Natural systems for the treatment and management of municipal and industrial
wastewaters and residuals feature processes that use minimal energy and minimal
or no chemicals, and they produce relatively lower amounts of residual solids.
This book is intended for the practicing engineers and scientists who are involved
in the planning, design, construction, evaluation, and operation of wastewater
The study of geology, soils in the selection of sites for water spreading or infiltration recharging system are rather more important than for any well recharging systems. The basic aspects, which are considered, are: Moving the water through the vadose zone Making the water move through aquifer away from infiltration recharge sites so as to raise water buildup of ground water mound or ridge Therefore, for infiltration recharge systems the following area characteristics are desirable...
Geographical Information Systems and Modeling of Saltwater Intrusion in the Capoterra Alluvial Plain (Sardinia, Italy)
G. Barrocu, M.G. Sciabica, L. Muscas
1. INTRODUCTION A comprehensive study of the Capoterra alluvial plain (Southern Sardinia, Italy) has been carried out by the Engineering Geology and Applied Geophysics Section of the Department of Land Engineering at Cagliari University, within the frame of the international projects MEDALUS and AVICENNE 73, funded by the European Union.
This volume consists of a collection of current studies on free electron lasers. Free
Electron Lasers covers the analysis of fundamentals and questions of design of these
devices functioning from the infrared to ultraviolet or xuv wavelength regimes. In
addition to the comparison with conventional lasers, analyses of some related topics
concerning near-field and cavity electrodynamics, compact and table-top
arrangements and strong radiation–induced exotic states of matter are presented.
Water-quality engineering is a specialty area in environmental engineering that includes
the subspecialties of water treatment, wastewater treatment, and water-quality control in
natural systems. This textbook is intended to encompass the latter subspecialty, and the
content of this book constitutes baseline knowledge expected of water-quality engineers
Compared to other ecosystems, wetlands have received an exceptional amount of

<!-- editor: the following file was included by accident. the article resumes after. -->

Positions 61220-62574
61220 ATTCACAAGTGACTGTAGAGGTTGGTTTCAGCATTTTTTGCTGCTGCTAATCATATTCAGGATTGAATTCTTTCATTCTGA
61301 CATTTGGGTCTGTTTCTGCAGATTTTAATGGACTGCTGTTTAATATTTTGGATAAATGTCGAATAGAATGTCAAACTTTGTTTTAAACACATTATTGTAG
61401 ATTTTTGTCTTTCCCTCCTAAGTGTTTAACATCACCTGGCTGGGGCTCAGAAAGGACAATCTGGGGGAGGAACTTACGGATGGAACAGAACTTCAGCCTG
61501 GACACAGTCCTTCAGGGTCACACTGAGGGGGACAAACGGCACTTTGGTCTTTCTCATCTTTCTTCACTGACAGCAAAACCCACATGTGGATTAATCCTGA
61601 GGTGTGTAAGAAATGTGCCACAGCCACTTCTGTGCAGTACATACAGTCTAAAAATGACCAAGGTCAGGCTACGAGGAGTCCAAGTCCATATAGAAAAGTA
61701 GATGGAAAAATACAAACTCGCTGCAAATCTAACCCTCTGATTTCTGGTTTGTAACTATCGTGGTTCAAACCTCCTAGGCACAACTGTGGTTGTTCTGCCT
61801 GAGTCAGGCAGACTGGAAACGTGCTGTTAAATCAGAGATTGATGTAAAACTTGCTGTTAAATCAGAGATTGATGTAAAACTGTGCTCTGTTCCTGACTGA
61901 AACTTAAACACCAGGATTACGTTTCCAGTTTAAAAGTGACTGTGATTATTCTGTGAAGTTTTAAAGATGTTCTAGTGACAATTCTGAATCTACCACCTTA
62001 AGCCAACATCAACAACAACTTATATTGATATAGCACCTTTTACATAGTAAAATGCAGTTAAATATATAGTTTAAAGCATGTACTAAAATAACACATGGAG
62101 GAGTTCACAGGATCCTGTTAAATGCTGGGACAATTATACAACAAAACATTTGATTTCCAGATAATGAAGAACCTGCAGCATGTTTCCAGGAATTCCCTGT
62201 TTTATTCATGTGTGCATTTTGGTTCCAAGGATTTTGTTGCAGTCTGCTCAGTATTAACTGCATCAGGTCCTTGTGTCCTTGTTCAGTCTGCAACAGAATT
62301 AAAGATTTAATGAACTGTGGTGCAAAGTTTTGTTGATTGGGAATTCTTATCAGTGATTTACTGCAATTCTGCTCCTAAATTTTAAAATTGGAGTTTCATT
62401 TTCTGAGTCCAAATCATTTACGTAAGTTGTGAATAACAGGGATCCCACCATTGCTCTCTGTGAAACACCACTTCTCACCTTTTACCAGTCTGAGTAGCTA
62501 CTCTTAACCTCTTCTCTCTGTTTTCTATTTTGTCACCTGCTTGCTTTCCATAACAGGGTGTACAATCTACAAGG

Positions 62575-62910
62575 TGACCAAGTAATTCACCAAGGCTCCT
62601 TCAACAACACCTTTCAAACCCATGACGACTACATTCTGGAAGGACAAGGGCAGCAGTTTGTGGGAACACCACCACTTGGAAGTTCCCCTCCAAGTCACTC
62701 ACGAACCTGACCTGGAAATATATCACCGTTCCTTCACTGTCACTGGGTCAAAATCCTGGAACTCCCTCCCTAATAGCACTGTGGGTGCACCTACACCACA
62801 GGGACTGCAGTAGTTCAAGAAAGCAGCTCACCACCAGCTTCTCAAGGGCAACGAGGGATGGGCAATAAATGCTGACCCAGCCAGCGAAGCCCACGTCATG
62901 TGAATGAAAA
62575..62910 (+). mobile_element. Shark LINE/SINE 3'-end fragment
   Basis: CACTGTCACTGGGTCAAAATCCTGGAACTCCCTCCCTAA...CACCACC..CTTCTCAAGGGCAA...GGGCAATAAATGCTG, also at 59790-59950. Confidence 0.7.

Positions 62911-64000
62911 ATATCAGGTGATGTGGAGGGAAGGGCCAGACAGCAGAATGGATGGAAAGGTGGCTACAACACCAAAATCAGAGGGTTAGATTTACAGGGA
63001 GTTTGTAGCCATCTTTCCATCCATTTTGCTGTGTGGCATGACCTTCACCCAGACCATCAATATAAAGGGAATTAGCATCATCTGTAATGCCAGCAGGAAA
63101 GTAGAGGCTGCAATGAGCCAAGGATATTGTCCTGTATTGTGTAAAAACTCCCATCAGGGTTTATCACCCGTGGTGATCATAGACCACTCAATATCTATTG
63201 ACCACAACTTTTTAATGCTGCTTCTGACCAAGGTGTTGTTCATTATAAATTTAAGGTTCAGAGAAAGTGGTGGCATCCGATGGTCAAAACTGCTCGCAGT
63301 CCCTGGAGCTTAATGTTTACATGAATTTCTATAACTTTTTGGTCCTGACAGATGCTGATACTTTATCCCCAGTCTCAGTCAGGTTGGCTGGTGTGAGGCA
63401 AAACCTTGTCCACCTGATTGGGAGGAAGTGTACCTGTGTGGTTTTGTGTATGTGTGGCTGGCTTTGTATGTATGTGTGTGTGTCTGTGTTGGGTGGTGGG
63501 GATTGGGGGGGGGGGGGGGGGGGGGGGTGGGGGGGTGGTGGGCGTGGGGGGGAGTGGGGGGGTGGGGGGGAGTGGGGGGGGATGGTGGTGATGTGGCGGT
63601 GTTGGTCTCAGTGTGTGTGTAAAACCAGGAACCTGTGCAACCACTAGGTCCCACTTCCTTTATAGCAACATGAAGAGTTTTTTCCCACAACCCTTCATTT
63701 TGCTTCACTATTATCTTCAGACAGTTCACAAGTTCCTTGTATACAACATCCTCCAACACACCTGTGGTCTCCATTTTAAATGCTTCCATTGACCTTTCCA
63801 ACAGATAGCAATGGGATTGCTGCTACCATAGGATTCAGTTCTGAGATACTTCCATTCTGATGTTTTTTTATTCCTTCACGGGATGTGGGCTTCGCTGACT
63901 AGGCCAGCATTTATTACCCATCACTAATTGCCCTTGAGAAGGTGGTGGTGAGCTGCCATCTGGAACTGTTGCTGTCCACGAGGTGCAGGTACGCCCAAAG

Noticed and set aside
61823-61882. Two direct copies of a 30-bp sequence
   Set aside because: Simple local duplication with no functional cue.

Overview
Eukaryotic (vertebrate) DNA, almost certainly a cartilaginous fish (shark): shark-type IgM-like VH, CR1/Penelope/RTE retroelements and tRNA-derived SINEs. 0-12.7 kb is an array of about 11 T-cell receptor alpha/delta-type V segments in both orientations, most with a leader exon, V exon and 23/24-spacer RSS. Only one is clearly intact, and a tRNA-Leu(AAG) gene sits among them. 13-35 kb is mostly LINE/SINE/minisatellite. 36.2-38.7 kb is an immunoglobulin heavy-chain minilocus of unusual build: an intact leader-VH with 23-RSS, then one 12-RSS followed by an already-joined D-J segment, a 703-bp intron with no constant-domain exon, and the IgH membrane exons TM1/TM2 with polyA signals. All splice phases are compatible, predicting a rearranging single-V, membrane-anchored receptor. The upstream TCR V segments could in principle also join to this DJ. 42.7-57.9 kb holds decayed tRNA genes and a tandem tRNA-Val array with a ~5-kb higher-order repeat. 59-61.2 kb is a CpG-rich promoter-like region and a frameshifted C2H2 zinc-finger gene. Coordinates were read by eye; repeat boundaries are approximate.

attention. Wetlands are valuable as sources, sink and transformers of a multitude
of chemical, biological and genetic materials. They stabilize water supplies, clean
polluted waters, protect shorelines, and recharge groundwater aquifers. They have
increasingly become recognized for their unique ecological functions in the
environment and are the focus of increased research by scientists and study
programs by schools, communities, and nature centers.
Within the overall transport process, attenuation processes may cause movement of the
chemical to differ from that of the bulk flowing groundwater, for example dispersion, sorption
and chemical or biological degradation of the chemical. Such attenuation processes
potentially act to mitigate the impact of chemicals and are a function of both the specific
chemical and geologic domain. Indeed, attenuation may vary significantly between individual
chemicals and within different geological settings.
All ground water sources should be
located a safe distance from sources of
contamination. In cases where sources are
severely limited; however, a ground water
aquifer that might become contaminated
may be considered for a water supply, if
treatment is provided. After a decision has
been made to locate a water source in an
area, it is necessary to determine the
distance the source should be placed from
the origin of contamination and the direction
of water movement. A determination of a
safe distance is based on specific local
factors described in the section on "Sanitary
It is important to understand at the outset the natural hydrochemical conditions that exist in
aquifer systems, as these provide the necessary baseline from which quality changes caused
by human impacts can be determined. The natural hydrochemical conditions may also affect
the behaviour of some pollutants. Because groundwater movement is typically slow and
residence times long, there is potential for interaction between the water and the rock material
through which it passes.
Water resources could in principle be managed by several users as common property resources. In the
absence of effective mechanisms for co-management at the watershed or river-basin level, however,
water resources often become open access. Conflicts often arise between upstream and downstream
users. Irrigators at the tail end of a large irrigation system may have the formal right to water, but their
share may be taken by farmers near the head of the system, who may even have switched to higher
value and more water consumptive crops through collusion with irrigation officials.
The design of an aquifer remediation operation is merely a case of practical
experience today. The contaminant is flushed out of the soil by means of a system of
injection and recovery wells. The time needed and the amount of water that has to be
flushed through the soil to reach a certain required concentration are both important.
The amount of water is expressed in terms of the so-called flush factor, which is
equal to the ratio of the volume of this water and the volume of the pores in the soil
to be flushed.
The time needed and the...
Every year, farm operators apply more than 12 million tons of nitrogen fertilizer and 8 million tons of phos-
phorus fertilizer to agricultural land in the U.S.
Unless carefully managed, much of it is carried off the fields
by runoff or percolates into drainage systems, eventually ending up in streams, rivers, lakes and underground
aquifers. Animal manure from livestock is also an important contributor to nutrient pollution, particularly phos-